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Tree billboards

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Haj, I'm thinking of a terrain engine. But I always bump my brain against a problem. Rendering trees I've read a couple of threads on this subject. They tell me to dynamicly update billboards of the tree. But if how do update them? Are the textures for the billboard pre created? Or do I render them once or more to a texture in-game? GBas

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Have you read all the articles in VTP.org (Virtual Terrain Project) ?

The state of art can't be easilly explained here. Take a look at SpeedTree to see the current state of art. It's not something you'll code in a few weeks.

The systems for tree rendering are very complex. They use a lot of dynamic caching, CLOD, 'seamless' transitions between various models from bilboards far to full meshes near, etc...

The main idea to bring power to tree rendering is use far less power and update rate for far objects. This is done by using CLOD and frame to frame coherency to the max.

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No, I really want to make a 'realistic' forest. I want to be able to walk tru it and say "Hey, look at that tree!". I want to make an interactive landscape. Water-sea, day - night, portals for houses and caves.
I know it's very (I'm sorry very very very!) difficult, but I'm still in highschool so I still have the time of my live ;).

If somebody knows good articels, books or whatever, please tell me. Or if you want to help me...

GBas

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The only thing I recall seeing was this report from the 2002GDC which talks in a high level manner of how to acheive what you're wanting.

Quote:

At this year's GDC we finally discovered that gone are the days of billboarded trees. Some very good ways of doing forests have been discovered and, judging by the results, technology is finally advancing in the right direction. Again, tree rendering can be a real problem if you consider the inherent complexity of a real tree. It is getting hard to do a realistic tree below 10,000 triangles, and you would need quite a few of those to create a forest scene.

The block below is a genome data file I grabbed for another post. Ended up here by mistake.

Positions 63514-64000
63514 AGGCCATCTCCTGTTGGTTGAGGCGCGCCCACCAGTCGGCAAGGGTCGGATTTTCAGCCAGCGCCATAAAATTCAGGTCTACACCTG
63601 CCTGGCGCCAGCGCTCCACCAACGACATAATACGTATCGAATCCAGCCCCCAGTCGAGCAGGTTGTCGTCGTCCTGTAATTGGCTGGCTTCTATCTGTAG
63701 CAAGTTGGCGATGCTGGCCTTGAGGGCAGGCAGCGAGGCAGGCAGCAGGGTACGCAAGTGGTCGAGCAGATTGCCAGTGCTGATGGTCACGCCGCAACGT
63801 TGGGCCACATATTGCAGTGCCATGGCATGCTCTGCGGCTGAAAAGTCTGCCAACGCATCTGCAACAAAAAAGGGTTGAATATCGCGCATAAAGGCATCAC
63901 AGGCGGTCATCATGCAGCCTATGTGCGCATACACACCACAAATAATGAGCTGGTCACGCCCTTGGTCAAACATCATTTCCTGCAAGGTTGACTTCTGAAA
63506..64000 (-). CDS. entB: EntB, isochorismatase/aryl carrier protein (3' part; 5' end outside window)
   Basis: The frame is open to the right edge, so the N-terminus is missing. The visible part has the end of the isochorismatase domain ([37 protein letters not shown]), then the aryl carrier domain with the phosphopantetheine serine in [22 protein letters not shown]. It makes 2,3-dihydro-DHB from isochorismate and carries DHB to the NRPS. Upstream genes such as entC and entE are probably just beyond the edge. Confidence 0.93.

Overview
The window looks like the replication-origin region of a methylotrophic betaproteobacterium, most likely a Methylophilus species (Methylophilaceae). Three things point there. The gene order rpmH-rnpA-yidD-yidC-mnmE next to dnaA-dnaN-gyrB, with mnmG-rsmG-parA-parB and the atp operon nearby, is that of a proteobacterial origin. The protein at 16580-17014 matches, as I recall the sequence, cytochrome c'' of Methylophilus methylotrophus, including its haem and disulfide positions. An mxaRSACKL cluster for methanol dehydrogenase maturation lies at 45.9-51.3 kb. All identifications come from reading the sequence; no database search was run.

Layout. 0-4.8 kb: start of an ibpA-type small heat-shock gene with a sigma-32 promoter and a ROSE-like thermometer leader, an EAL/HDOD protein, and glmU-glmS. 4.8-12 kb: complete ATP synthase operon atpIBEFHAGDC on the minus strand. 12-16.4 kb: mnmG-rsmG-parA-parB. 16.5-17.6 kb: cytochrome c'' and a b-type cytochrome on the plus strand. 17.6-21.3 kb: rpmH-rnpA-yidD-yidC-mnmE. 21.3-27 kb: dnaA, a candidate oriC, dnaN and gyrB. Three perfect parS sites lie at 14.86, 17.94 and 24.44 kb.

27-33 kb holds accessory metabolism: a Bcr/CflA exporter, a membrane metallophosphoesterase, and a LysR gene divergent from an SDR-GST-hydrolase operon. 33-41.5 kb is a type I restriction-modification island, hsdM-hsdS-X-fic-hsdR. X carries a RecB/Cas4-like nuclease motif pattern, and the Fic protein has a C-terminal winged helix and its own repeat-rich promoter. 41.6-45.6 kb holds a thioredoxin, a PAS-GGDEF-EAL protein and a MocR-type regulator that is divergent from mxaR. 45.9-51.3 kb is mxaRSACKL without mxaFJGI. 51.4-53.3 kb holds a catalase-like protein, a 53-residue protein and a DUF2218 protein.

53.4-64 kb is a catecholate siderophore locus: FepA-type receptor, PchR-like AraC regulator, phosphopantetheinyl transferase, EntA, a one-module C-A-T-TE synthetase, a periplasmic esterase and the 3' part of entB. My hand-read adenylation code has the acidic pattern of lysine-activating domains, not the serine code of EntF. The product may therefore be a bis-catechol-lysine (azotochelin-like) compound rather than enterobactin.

A first approach (glimpsed at last year's conference) is to use layers of animated billboards. The key idea is to get very-high quality pictures of trees, branches and leaves, and then arrange them in Z-order so that, animating them, it looks like a complete, waving tree. This method requires very low triangle counts, and the results can be absolutely stunning. The downside is, as usual with billboard approaches, that the user will see the same tree regardless of the direction he's looking from. This can somehow be reduced by using some parallax trickery, but in the end billboards tend to look pretty bad when you need walk around them or, even worse, stay in the shadow of the tree.

A second interesting method was explained at one of the Xbox conferences. It basically combines alpha-blended LODs with some good old volume rendering concepts. The key idea is to have a very high quality tree model in memory (the demo used a 30,000 triangle tree) and then pre-compute slices of the tree, which are stored in texture maps. These slices resemble a CAT scan, and have to be axis-aligned. In the demo, 24 slices (8 in each axis) were computed at 256x256, 32 bit. Then a mipmapped version at 128x128 was also calculated for distant versions.

Then, at rendering time the model is only used in closer trees, so an average of 2-3 real trees are drawn. The remaining trees are rendered by drawing the stacked texture images pre-computed before, so a mid resolution tree requires only 24 quads. If the LOD threshold is set properly, the transition is unnoticeable, and the results are really convincing. Still, some interesting issues arise. First, it remains to be seen how animation can be incorporated into this model. Remember the sliced maps are pre-computed, and with a high-density model you simply cannot afford to re-calculate them per frame to accommodate animation. Second, this method delivers great results at the cost of high memory footprint. Even if we forget about the 30,000-triangle tree model, some fast math yields that a single tree would take up approximately 6 Mb of uncompressed texture data. Luckily, the scans have large transparent areas, making them ideal for on-the-fly compression.


Here's a bonus review of RealNAT for inspiration ;)

I'm hoping that all that was helpful in some small way, it's something I recall reading a while back.

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CLOD stands for continuous level of detail. Draw more near and less far. Replace polygonal models of leaves by impostors of several leaves for instance. Then ensure the transition is smooth (morphing) to avoid pop-up artefacts. This last issue is in fact the most subtle to handle.

The first thing to do is learn the common vocabulary used in outdoor rendering. It helps thinking faster and be more comfortable with some quite abstract and complex algorithms. The same underlying concepts appear in many fields, terrain, vegetation, water, etc... But in details the can be implemented very differently.

VTP is definitely the place to start. There are dozens of pdfs available on the web.

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You posted simultaneously probably.

It's a general concept. For instance, all these technologies use CLOD :

- A view dependent progressive mesh. For instance a human model with 50000 polygons near and 10 far. In between each time it gets further a few polygons are removed.

- the smooth transition between triangles then impostors is CLOD.

- mip mapping with trilinear filtering is CLOD. Each mip map is a lod. And the z filtering brings continuity.

- geomipmapping, ROAM, etc ... are all CLOD.

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